Rick Rypien will feel the wrath of the NHL's arm of justice.
One thing NHL commissioner Gary Bettman does not tolerate is altercations between NHL players or personnel and fans.
In April 2009, he suspended New York Rangers coach John Tortorella for a game -- in the playoffs -- for throwing a water bottle at a Capitals fan in Washington. Personally, I didn't think the water bottle heave looked too dangerous, but the playoff suspension spoke to Bettman's lack of tolerance for anything involving the paying public. One playoff game, as we always say, is worth at least five in the regular season.
So if you're Rypien, you better have saved up a few bucks from your $575,000 salary, because you're about to lose a significant chunk of it.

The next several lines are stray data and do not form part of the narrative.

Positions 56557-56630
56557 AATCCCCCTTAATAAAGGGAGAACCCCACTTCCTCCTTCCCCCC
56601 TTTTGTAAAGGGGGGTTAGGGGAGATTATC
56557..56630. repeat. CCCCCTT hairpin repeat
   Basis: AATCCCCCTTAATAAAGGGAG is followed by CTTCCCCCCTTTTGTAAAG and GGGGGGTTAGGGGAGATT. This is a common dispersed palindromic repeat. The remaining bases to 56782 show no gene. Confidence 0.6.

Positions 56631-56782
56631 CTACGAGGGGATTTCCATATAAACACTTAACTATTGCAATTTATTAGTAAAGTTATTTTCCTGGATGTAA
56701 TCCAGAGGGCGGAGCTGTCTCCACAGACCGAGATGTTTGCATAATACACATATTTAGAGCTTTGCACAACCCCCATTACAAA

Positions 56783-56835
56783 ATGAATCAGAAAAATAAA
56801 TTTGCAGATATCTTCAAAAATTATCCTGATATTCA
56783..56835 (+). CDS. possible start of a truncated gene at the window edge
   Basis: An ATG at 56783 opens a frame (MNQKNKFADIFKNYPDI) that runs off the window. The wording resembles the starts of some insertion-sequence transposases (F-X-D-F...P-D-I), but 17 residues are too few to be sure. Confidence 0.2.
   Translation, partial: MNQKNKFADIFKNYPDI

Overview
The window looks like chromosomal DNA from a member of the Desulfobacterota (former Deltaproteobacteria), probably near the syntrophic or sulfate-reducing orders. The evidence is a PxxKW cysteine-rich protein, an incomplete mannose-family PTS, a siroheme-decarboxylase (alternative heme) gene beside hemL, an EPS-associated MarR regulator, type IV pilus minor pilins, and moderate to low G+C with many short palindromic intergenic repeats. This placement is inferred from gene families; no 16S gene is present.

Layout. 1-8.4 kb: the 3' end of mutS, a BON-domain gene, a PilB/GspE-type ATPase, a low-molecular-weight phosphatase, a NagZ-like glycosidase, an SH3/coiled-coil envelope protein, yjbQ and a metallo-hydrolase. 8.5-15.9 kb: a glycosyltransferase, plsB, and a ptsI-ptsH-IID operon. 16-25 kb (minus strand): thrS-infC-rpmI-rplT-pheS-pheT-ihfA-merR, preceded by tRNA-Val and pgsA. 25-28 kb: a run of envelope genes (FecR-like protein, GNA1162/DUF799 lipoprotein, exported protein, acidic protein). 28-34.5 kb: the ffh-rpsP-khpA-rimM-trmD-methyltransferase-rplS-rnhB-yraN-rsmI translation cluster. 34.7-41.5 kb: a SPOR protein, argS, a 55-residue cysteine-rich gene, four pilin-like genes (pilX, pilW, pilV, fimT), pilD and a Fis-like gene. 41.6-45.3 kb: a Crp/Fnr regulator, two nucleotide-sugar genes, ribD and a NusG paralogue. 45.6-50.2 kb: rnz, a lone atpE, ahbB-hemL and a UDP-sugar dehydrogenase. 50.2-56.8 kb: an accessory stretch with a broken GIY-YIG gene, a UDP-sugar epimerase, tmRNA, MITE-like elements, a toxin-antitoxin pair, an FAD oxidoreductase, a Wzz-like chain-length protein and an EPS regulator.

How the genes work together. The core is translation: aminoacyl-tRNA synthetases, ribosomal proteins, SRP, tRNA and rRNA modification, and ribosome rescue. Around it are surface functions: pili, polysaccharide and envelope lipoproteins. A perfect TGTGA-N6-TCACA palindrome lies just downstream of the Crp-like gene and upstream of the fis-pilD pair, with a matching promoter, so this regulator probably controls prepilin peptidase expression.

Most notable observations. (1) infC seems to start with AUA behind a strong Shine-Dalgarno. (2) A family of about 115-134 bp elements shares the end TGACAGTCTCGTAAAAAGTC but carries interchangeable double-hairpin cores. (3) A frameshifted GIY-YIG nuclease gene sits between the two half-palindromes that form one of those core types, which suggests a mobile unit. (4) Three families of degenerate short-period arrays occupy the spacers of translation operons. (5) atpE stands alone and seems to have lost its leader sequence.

Talk about 30 seconds that Rypien would like to get back from Tuesday night:
At the end of a skirmish with Wild tough guy Brad Staubitz, Rypien gets in a late punch at a defenseless Staubitz, who is being held by a linesman. The punch doesn't look too powerful, but given the next sequence of events, not a good start.
Rypien seems to push or shove linesman Don Henderson near the Canucks' bench before Vancouver coach Alain Vigneault comes over to intervene and get Rypien off the ice.
Poor old Vigneault, who was trying to do the right thing. Next thing you know, Rypien jumps at a Wild fan who was cheering his exit.
And here's the thing: Rypien is a no-name, rugged checker. The league won't sweat making him sit like it would if Alex Ovechkin hit someone from behind again. It can go to town on this guy.
The NHL's disciplinarian is Colin Campbell, but I guarantee that by 11 p.m. ET, he already had several e-mails from Bettman, if not a phone call. While Bettman usually gives Campbell his space on suspensions, the commissioner will have his say in this one. Guaranteed.